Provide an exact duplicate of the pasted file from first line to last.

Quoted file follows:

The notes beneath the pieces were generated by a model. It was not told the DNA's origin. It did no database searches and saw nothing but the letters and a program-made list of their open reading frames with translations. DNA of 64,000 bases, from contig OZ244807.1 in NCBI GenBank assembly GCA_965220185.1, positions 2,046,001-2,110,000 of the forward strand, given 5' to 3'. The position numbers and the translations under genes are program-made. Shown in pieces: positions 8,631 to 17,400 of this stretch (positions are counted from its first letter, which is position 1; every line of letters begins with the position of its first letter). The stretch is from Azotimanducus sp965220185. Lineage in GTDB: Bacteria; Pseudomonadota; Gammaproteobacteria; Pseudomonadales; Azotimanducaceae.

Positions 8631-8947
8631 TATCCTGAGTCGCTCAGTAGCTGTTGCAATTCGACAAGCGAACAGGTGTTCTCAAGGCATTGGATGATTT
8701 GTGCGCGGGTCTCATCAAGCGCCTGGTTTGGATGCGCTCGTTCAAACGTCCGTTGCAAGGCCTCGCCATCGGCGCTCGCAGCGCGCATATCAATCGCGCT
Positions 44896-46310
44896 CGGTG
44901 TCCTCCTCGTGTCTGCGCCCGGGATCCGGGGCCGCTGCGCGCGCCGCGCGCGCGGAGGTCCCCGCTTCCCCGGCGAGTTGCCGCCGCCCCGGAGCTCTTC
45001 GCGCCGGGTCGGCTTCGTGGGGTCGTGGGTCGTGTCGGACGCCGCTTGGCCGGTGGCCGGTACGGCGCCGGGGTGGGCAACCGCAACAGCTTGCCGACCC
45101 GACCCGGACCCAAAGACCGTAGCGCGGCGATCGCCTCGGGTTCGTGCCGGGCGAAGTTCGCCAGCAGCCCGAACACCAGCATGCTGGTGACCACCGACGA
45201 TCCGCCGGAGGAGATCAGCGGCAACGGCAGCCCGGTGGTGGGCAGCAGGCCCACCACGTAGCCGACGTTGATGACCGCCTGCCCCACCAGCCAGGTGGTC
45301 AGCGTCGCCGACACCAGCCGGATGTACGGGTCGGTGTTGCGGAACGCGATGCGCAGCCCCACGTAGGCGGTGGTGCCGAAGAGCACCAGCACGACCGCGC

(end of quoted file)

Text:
The notes beneath the pieces were generated by a model. It was not told the DNA's origin. It did no database searches and saw nothing but the letters and a program-made list of their open reading frames with translations. DNA of 64,000 bases, from contig OZ244807.1 in NCBI GenBank assembly GCA_965220185.1, positions 2,046,001-2,110,000 of the forward strand, given 5' to 3'. The position numbers and the translations under genes are program-made. Shown in pieces: positions 8,631 to 17,400 of this stretch (positions are counted from its first letter, which is position 1; every line of letters begins with the position of its first letter). The stretch is from Azotimanducus sp965220185. Lineage in GTDB: Bacteria; Pseudomonadota; Gammaproteobacteria; Pseudomonadales; Azotimanducaceae.

Positions 8631-8947
8631 TATCCTGAGTCGCTCAGTAGCTGTTGCAATTCGACAAGCGAACAGGTGTTCTCAAGGCATTGGATGATTT
8701 GTGCGCGGGTCTCATCAAGCGCCTGGTTTGGATGCGCTCGTTCAAACGTCCGTTGCAAGGCCTCGCCATCGGCGCTCGCAGCGCGCATATCAATCGCGCT
Positions 44896-46310
44896 CGGTG
44901 TCCTCCTCGTGTCTGCGCCCGGGATCCGGGGCCGCTGCGCGCGCCGCGCGCGCGGAGGTCCCCGCTTCCCCGGCGAGTTGCCGCCGCCCCGGAGCTCTTC
45001 GCGCCGGGTCGGCTTCGTGGGGTCGTGGGTCGTGTCGGACGCCGCTTGGCCGGTGGCCGGTACGGCGCCGGGGTGGGCAACCGCAACAGCTTGCCGACCC
45101 GACCCGGACCCAAAGACCGTAGCGCGGCGATCGCCTCGGGTTCGTGCCGGGCGAAGTTCGCCAGCAGCCCGAACACCAGCATGCTGGTGACCACCGACGA
45201 TCCGCCGGAGGAGATCAGCGGCAACGGCAGCCCGGTGGTGGGCAGCAGGCCCACCACGTAGCCGACGTTGATGACCGCCTGCCCCACCAGCCAGGTGGTC
45301 AGCGTCGCCGACACCAGCCGGATGTACGGGTCGGTGTTGCGGAACGCGATGCGCAGCCCCACGTAGGCGGTGGTGCCGAAGAGCACCAGCACGACCGCGC